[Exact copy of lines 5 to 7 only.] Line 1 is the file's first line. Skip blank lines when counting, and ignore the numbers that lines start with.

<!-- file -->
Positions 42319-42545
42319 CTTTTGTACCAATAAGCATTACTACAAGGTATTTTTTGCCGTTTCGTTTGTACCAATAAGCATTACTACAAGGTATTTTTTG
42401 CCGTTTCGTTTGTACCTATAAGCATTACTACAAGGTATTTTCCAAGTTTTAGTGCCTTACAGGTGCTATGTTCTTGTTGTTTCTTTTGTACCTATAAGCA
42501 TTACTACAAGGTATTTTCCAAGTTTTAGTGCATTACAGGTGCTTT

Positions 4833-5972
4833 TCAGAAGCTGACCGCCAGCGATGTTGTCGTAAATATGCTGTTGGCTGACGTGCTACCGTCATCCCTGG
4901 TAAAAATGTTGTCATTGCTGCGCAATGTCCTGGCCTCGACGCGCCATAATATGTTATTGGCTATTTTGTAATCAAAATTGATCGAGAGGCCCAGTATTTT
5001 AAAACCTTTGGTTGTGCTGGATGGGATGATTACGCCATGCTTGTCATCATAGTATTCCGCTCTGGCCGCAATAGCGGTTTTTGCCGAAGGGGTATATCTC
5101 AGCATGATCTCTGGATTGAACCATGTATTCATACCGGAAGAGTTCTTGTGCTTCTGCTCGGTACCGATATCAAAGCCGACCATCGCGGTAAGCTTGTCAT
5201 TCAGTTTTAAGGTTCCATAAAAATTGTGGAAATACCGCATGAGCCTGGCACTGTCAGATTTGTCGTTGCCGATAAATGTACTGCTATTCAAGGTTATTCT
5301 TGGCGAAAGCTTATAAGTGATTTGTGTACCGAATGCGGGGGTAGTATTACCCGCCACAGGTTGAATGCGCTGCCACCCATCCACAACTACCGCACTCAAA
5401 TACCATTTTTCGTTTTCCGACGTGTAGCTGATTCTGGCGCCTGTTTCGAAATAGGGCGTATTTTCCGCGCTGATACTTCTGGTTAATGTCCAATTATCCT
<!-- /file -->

Positions 4833-5972
4833 TCAGAAGCTGACCGCCAGCGATGTTGTCGTAAATATGCTGTTGGCTGACGTGCTACCGTCATCCCTGG
4901 TAAAAATGTTGTCATTGCTGCGCAATGTCCTGGCCTCGACGCGCCATAATATGTTATTGGCTATTTTGTAATCAAAATTGATCGAGAGGCCCAGTATTTT